Tip: Before mounting any horizontal or vertical supports, apply wood glue to the support.

Cut and Attach Vertical Supports

To act as vertical supports for the horizontal supports, cut four two-by-fours. Measure from the sink cabinet’s floor to the bases of the horizontal supports. Because the measurements for the four vertical supports may differ, measure, cut, and install each one separately.

Platform Dimensions and Cutting

Cut the 3/4-inch plywood to fit the width of the sink cabinet. To allow for supply lines in the back, the plywood should be cut 5 inches less than the depth (or 18 inches).

Connect the Platform

The platform should be supported by the two horizontal supports. Allow 4 inches of space in the rear and 1 inch in the front. Drill pilot holes in the platform first, then secure it to the horizontal supports with four 2-inch screws per side.

Prepare the Drain Cutout

Make a hole or square in the sink platform to provide access to the sink’s drainage pipes and, if applicable, the garbage disposal. Use a paper template (if one is given) or place the sink on the platform and sketch around the interior of the drain hole. After removing the sink, increase the diameter of the hole by about 1 inch for spacing flexibility.

Check for Level and Position of the Sink

Place the sink on top of the platform. Slide it to the desired place by sliding it forward or backward. The sink’s top edge should be level with the cabinet’s top edge, minus a 1/16- to 1-8-inch margin for caulking.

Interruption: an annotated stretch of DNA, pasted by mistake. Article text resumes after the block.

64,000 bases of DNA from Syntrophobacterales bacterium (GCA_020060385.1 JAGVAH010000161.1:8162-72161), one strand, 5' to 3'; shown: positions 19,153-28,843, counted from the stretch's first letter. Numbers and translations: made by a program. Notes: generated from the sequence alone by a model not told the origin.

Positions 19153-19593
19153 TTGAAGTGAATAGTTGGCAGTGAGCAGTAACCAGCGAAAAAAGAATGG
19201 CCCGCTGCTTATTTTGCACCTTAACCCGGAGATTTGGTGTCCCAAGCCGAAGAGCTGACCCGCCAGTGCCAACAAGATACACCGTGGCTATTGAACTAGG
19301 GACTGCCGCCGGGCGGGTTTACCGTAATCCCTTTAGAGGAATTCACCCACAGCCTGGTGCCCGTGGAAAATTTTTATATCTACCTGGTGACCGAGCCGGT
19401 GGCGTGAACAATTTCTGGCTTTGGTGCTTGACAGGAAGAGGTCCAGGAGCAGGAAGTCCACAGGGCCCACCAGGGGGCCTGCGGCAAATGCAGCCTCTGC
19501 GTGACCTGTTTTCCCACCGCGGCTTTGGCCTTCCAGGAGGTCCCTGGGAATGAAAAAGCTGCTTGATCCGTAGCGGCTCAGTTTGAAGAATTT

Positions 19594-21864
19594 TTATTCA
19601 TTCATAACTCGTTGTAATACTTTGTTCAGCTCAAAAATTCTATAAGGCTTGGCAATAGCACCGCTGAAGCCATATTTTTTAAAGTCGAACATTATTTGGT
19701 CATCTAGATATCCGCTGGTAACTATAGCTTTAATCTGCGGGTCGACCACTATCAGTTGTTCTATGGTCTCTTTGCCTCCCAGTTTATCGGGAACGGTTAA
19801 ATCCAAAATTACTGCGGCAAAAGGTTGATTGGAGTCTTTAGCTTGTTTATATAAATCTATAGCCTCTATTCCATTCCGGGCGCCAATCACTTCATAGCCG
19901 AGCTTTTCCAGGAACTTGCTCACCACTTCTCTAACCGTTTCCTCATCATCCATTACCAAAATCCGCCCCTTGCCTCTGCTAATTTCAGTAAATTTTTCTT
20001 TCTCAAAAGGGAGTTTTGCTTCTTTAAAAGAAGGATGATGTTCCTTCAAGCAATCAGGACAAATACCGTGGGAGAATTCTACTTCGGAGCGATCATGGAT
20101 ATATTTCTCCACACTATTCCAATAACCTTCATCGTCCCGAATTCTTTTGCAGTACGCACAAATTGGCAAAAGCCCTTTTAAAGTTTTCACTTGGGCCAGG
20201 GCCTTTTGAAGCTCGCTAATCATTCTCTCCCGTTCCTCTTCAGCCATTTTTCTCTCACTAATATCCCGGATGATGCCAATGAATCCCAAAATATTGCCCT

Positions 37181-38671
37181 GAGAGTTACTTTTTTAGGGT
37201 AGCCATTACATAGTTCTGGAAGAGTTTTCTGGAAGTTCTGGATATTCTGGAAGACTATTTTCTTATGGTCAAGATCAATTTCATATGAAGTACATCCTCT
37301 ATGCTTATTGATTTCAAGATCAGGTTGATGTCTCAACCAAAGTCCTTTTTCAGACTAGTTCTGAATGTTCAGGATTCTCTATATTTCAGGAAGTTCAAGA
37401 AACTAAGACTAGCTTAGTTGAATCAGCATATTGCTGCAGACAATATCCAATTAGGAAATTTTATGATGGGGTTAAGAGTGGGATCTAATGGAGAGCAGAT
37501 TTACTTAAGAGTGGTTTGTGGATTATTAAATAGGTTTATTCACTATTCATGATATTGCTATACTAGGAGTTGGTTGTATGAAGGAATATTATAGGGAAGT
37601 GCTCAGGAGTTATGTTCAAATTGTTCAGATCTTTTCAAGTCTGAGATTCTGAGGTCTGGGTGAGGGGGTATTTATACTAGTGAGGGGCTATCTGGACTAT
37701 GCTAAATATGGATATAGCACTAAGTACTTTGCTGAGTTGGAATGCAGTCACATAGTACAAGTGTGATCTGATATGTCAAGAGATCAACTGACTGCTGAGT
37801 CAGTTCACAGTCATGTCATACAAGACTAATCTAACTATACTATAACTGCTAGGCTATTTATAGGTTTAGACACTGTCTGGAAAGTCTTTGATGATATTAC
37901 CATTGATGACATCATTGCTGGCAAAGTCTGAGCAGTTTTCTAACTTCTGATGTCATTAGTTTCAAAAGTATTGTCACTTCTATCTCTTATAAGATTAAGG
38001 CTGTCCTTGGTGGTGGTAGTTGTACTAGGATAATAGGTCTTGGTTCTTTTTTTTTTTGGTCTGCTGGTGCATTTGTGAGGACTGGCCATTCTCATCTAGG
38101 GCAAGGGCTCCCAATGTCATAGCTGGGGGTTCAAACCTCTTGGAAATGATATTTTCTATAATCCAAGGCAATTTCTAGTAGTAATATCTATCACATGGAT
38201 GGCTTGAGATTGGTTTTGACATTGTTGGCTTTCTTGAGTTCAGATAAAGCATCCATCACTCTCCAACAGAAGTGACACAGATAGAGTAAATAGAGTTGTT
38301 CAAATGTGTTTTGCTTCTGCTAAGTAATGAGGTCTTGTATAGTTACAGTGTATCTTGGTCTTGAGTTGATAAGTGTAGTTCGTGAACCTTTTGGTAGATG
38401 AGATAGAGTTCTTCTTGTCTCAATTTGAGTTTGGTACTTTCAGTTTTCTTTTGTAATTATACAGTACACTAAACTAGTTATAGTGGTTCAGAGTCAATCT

Measure and Cut Stops

Measure the rear of the sink at the base, where it rests on the platform, while it is still in place. Take a measurement from the rear of the sink to the back of the sink cabinet. This is the length of two two-by-fours. Remove the sink and use the two-by-fours as backstops to keep the sink from sliding backward.

Set up the Farmhouse Sink

Place the farmhouse sink in its proper position. Firmly press it against the stops. Connect the drainage and waste disposal.

Install the Countertop

Make a sink cutout in an existing or new kitchen countertop so that it laps the top rim of the sink. The countertop should not extend any further inward and should be flush with the sink’s vertical planes. Fill up the top space with a thick bead of silicone caulk.

FAQ’s About Farmhouse Sinks

What is a good substitute for a farmhouse sink?

Apron sinks, like farmhouse sinks, feature a front panel that extends down from the countertop to the sink’s base. There are, however, some significant distinctions between the two types of sinks. Apron sinks are typically smaller in size than farmhouse sinks.

What is the distinction between a farmhouse and an apron sink?

Apron sinks, like farmhouse sinks, have a deep cut. The sole distinction is that the front of an apron sink is visible. That is why they are sometimes known as “apron front” sinks. Aprons are popular accent elements in modern kitchens for good reason.

What are the disadvantages of using a farmhouse sink?

The deep basin of a farmhouse sink, which is also why this style sink is good for washing dishes, increases the likelihood of accidently breaking glasses and dishes.


Qualified countertop installers should complete the countertop fabrication stage. Quartz countertops and stone countertops, such as granite, are tough to cut by a do-it-yourselfer. A router or a spiral saw can be used to cut solid surface countertops. However, because this edge will be visible and must be cut precisely, it is normally better to have a professional perform the sink cutting.